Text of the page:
• Back in 2003, Pagani felt that the Zonda was nearly done. He wanted to replace it with something completely different but that still pulled whatever clever trick it was that allowed the Zonda to blend nerdy science with passionate, automotive art. The Zonda didn't exactly come to a sudden halt though. While Pagani's imagination toyed with the Huayra, the company made the Zonda Roadster S, Zonda F, Zonda R, Zonda Cinque and Zonda Tricolore. Now, finally, and only when Pagani believed it was properly ready, the team has wheeled out the Huayra, named after a South American god of wind, on account of the consideration given to aerodynamics and stuff.

    It's longer and wider and more powerful than the Zonda, using a specially designed AMG V12, making a huge 730bhp. But the headline figure is the torque: it has 738 of the buggers.

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  • The key issue is that it's moved on from the Zonda. But that progress has not been at the cost of its identity. Some would have predicted that this young upstart supercar company, fizzing with youthful exuberance and excitement, making crazy-ass supercars literally just down the road from Ferrari and Lamborghini, would have come over all confident and corporate when its first car was such a monumental hit. Its second might have been more sensible, tamed like an Audi-influenced Lambo. But no, really, just no. The thing is still crazy.

  • The interior is a fantasy of leather and sculptural chrome; if Captain Nemo had got together with a very high class S'n'M Madame to design an operating theatre for the Nautilus, it would look like this. This isn't bling in this cockpit, it's kinky art. And art spills out all over the Huayra; the body, still cab forward, straining to have at it, is smoother and more rounded than the Zonda's, with aerodynamic flaps tucked away at the corners, ready to move out and work with the active suspension to keep the car stable through corners. It's the first car in the world to be made entirely from carbotanium: a composite material blending carbon fibre and titanium strands. The resulting car is lighter than one made from carbon fibre, stiffer than one made from carbon fibre, but unlike one made from carbon fibre, it doesn't shatter if you crash. But I can never quite get away from the thought that Pagani chose the stuff mostly because of the name ‘carbotanium'. It just sounds incredibly futuristic, and futuristic is always good.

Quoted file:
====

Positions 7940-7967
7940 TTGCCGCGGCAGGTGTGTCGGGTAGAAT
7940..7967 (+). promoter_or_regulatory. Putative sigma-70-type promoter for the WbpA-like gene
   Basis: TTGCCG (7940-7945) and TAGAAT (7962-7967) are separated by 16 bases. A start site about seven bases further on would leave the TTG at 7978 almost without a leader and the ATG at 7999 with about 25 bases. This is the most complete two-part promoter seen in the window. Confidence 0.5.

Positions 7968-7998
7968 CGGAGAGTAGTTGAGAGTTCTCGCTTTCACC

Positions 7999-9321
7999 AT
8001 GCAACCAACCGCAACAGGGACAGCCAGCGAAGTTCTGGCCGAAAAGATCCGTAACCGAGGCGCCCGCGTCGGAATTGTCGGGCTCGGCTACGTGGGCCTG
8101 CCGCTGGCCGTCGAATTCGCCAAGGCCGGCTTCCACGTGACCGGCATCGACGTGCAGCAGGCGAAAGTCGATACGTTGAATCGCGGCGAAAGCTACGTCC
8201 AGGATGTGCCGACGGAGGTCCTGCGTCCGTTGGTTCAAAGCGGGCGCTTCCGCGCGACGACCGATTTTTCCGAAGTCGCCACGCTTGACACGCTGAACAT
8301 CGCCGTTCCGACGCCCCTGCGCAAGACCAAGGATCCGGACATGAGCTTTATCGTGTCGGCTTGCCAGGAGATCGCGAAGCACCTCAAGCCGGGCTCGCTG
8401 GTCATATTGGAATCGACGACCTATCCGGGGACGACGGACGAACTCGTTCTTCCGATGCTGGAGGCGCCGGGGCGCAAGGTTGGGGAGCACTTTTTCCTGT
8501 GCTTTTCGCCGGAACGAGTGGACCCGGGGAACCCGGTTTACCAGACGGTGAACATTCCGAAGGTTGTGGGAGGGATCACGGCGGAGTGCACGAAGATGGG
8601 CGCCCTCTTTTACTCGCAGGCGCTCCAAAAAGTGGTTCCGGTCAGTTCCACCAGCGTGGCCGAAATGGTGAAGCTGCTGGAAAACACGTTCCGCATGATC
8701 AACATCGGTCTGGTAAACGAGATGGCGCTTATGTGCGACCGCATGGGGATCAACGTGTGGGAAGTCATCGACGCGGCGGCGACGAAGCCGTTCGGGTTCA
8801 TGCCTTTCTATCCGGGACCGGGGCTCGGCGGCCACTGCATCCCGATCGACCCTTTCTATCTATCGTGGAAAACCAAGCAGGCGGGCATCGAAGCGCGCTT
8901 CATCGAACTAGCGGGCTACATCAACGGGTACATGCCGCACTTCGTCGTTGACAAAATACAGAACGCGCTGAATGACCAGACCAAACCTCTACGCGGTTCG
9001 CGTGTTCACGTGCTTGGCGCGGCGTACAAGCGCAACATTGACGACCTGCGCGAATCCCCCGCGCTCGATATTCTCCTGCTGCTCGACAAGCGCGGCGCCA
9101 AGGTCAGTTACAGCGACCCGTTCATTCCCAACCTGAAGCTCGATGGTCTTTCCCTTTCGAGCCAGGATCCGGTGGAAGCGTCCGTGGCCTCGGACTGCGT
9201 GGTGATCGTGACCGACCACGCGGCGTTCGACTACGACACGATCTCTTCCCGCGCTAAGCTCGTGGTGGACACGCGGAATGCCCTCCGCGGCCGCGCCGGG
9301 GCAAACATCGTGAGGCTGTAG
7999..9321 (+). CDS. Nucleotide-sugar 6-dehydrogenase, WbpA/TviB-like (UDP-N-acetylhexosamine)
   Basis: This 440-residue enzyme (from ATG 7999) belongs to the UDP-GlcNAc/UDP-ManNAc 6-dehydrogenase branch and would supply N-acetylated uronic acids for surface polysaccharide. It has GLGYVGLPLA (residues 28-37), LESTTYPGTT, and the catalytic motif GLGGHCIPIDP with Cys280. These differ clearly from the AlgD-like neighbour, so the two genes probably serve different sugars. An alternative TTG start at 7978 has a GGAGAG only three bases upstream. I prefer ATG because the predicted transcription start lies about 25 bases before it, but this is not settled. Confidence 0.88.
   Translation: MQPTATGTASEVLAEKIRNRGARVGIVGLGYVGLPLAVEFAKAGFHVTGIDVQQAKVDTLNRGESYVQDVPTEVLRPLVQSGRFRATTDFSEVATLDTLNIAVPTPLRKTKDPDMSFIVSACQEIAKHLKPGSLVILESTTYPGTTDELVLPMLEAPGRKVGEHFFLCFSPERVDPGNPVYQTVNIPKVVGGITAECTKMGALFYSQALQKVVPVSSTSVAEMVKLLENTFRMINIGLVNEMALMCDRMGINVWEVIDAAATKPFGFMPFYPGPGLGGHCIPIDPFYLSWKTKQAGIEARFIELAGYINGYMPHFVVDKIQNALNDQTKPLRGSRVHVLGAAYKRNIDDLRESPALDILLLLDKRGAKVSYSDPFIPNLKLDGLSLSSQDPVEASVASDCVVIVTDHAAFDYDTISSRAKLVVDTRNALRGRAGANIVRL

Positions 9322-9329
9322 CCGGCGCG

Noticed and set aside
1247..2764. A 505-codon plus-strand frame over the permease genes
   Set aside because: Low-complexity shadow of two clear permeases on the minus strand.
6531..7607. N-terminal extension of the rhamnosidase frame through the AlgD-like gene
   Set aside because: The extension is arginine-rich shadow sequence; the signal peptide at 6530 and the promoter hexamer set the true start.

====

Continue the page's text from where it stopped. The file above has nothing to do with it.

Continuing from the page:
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  • The engine was specially designed for the Huayra by AMG, whose engines have powered all of Pagani's cars. Much work was done to keep the power delivery linear, without lag from the twin-turbo V12, and the resulting thrust is shocking at a primal, instinctive level. On our track, the traction-control light came on a couple of times, letting me know that it was keeping the rear wheels from spinning and I was going in a straight line. In sixth.

    It has a better power-to-weight ratio than a Bugatti Veyron, but it's all being served up to the rear wheels only. And I love that about it. It's a reminder that despite the price, the lavish materials and the active aero, this is still a fanciful, beautiful, crazy piece of art.

  • I can only ever come back to the same point about the Huayra. It's driven by the passion of one man. In order to realise his dream, he has surrounded himself with the best designers and partners he can. But nevertheless, it's something that has dropped out of his head and onto a poster on our bedroom walls, if not actually, in most cases, into our garages. What he's done is present us with his living, breathing unicorn and that makes it, to me anyway, a very, very special car indeed.